COVID-related stress and substance use: examining the role of sleep disturbance. Academic Article uri icon


  • The current investigation employed a cross-sectional design to evaluate the associations of COVID-19 stress, sleep disturbance, and substance use among a national sample of 143 adults (57.3% male, Mage=38.5years, SD=11.28), surveyed at a single time-point using Amazon's MTurk platform. We hypothesized that COVID-19-related stress would be indirectly related to substance use outcomes (i.e. number of substance classes used daily, number of alcoholic drinks per occasion, substance use coping motives; but not substance use enhancement motives) through sleep disturbance severity. As expected, results indicated that the models examining indirect effects were statistically significant for number of substance classes used daily and substance use coping motives. However, there was no evidence that sleep disturbance explained the relation between COVID-19-related stress and number of alcoholic drinks per occasion or substance use enhancement motives. These findings underscore the importance of sleep disturbance in efforts to better understand how COVID-19-related stress is associated with certain types of substance use behavior.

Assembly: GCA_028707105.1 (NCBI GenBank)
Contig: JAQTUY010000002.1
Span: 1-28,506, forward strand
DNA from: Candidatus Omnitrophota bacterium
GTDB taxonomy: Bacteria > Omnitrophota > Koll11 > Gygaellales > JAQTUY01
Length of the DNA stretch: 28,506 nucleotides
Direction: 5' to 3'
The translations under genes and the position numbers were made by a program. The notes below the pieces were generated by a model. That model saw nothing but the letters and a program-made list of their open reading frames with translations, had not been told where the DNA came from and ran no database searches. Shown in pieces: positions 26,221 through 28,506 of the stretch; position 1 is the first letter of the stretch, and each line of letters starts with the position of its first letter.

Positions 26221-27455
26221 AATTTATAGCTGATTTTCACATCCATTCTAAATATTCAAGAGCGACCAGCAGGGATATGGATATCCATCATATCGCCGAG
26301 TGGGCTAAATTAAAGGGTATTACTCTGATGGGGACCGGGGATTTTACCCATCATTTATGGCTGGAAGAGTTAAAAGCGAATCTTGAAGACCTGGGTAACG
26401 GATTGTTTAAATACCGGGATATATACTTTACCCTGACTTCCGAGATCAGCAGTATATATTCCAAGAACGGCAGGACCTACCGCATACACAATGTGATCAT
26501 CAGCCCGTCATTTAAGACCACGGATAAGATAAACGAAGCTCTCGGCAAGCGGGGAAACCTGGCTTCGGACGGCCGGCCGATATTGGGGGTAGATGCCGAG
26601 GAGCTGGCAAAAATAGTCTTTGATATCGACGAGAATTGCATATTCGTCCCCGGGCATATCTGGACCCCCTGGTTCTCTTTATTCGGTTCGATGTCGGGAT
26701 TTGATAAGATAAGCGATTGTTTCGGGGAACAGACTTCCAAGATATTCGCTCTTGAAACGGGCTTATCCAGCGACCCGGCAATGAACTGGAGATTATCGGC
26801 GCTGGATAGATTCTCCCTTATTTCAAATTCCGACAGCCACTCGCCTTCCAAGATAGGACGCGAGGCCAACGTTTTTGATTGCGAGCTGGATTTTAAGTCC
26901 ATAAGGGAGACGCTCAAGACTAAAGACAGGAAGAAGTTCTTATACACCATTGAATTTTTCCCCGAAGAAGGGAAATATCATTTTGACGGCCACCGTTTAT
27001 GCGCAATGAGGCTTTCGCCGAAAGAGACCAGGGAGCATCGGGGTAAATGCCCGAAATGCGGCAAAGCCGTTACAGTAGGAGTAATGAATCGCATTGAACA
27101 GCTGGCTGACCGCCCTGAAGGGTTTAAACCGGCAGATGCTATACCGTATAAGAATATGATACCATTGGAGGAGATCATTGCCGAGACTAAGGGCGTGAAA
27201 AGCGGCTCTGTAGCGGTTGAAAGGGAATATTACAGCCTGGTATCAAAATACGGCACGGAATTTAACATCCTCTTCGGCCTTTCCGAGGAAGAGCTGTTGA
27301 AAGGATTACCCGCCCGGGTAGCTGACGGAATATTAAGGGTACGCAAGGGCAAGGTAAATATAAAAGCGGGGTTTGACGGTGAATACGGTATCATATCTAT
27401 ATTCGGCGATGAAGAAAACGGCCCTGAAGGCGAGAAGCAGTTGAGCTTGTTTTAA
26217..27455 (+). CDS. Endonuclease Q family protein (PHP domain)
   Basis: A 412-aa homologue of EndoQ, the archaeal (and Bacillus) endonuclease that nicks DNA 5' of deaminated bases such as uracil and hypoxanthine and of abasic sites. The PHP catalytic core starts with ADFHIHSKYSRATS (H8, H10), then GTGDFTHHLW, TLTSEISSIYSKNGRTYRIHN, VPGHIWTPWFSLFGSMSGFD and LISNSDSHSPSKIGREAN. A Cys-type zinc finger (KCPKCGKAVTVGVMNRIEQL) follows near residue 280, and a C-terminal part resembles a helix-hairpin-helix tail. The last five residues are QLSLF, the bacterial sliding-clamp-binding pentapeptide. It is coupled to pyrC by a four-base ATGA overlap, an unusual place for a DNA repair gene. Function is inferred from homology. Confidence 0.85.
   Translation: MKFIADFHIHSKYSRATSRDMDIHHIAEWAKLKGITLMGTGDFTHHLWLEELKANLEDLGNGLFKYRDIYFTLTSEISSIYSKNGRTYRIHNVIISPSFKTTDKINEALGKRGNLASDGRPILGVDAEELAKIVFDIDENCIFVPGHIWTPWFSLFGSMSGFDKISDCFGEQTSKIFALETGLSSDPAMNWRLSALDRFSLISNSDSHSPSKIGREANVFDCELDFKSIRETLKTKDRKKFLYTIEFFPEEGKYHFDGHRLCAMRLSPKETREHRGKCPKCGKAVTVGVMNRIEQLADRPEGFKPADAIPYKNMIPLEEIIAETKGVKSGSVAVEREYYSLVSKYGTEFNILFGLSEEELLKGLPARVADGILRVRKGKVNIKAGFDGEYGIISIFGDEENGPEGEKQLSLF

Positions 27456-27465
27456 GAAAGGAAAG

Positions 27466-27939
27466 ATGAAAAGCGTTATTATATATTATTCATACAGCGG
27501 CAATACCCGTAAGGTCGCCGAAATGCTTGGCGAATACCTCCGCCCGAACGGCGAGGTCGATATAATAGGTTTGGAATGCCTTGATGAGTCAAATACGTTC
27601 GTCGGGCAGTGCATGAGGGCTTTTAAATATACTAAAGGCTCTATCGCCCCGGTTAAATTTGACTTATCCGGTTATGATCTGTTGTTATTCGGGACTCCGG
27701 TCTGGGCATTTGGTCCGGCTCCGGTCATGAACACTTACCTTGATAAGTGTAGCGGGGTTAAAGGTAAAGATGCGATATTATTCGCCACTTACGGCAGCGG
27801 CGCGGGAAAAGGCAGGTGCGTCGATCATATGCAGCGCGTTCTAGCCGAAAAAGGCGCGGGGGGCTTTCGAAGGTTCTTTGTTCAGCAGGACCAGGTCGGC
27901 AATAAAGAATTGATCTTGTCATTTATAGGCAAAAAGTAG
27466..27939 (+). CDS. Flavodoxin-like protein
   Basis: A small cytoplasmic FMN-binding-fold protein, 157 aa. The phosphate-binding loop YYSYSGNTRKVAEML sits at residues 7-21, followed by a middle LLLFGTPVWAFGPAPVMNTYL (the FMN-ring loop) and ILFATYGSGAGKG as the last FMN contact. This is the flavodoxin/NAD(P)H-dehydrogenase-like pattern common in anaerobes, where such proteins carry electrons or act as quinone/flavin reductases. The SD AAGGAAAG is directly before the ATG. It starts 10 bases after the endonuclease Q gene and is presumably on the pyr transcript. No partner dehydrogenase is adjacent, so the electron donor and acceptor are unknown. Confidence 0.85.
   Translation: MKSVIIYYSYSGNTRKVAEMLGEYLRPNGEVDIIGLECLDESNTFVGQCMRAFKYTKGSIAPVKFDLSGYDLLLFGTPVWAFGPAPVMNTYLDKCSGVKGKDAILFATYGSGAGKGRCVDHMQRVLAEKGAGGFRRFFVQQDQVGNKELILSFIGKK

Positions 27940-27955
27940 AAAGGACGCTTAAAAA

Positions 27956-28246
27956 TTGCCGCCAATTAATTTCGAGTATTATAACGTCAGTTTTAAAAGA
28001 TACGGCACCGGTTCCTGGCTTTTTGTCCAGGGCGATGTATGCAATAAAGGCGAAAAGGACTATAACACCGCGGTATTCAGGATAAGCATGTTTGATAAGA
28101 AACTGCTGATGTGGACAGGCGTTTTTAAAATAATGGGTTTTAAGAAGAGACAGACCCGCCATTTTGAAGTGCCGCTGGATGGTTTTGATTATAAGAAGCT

published proceedings

  • Cogn Behav Ther

author list (cited authors)

  • Vujanovic, A. A., Kauffman, B. Y., Zegel, M., & Zvolensky, M. J.

citation count

  • 0

complete list of authors

  • Vujanovic, Anka A||Kauffman, Brooke Y||Zegel, Maya||Zvolensky, Michael J

publication date

  • November 2022